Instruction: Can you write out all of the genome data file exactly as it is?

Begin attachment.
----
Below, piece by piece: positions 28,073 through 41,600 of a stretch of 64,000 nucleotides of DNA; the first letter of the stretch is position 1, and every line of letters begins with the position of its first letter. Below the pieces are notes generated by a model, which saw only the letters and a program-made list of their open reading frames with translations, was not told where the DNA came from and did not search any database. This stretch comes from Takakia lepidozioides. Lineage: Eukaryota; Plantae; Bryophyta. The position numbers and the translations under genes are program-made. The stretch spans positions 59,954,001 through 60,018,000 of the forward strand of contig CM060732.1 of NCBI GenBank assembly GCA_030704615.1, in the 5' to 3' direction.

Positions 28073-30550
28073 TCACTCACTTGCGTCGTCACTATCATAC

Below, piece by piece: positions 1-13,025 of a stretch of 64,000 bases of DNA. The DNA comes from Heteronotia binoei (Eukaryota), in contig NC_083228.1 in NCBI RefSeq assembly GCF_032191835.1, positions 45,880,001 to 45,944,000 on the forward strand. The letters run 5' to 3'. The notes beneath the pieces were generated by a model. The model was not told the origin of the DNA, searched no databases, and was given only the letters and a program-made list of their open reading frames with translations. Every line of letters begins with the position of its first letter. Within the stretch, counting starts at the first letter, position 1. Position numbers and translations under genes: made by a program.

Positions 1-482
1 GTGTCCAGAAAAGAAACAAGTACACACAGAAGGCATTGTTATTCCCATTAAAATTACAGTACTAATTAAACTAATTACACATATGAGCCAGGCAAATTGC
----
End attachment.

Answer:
Below, piece by piece: positions 28,073 through 41,600 of a stretch of 64,000 nucleotides of DNA; the first letter of the stretch is position 1, and every line of letters begins with the position of its first letter. Below the pieces are notes generated by a model, which saw only the letters and a program-made list of their open reading frames with translations, was not told where the DNA came from and did not search any database. This stretch comes from Takakia lepidozioides. Lineage: Eukaryota; Plantae; Bryophyta. The position numbers and the translations under genes are program-made. The stretch spans positions 59,954,001 through 60,018,000 of the forward strand of contig CM060732.1 of NCBI GenBank assembly GCA_030704615.1, in the 5' to 3' direction.

Positions 28073-30550
28073 TCACTCACTTGCGTCGTCACTATCATAC

Below, piece by piece: positions 1-13,025 of a stretch of 64,000 bases of DNA. The DNA comes from Heteronotia binoei (Eukaryota), in contig NC_083228.1 in NCBI RefSeq assembly GCF_032191835.1, positions 45,880,001 to 45,944,000 on the forward strand. The letters run 5' to 3'. The notes beneath the pieces were generated by a model. The model was not told the origin of the DNA, searched no databases, and was given only the letters and a program-made list of their open reading frames with translations. Every line of letters begins with the position of its first letter. Within the stretch, counting starts at the first letter, position 1. Position numbers and translations under genes: made by a program.

Positions 1-482
1 GTGTCCAGAAAAGAAACAAGTACACACAGAAGGCATTGTTATTCCCATTAAAATTACAGTACTAATTAAACTAATTACACATATGAGCCAGGCAAATTGC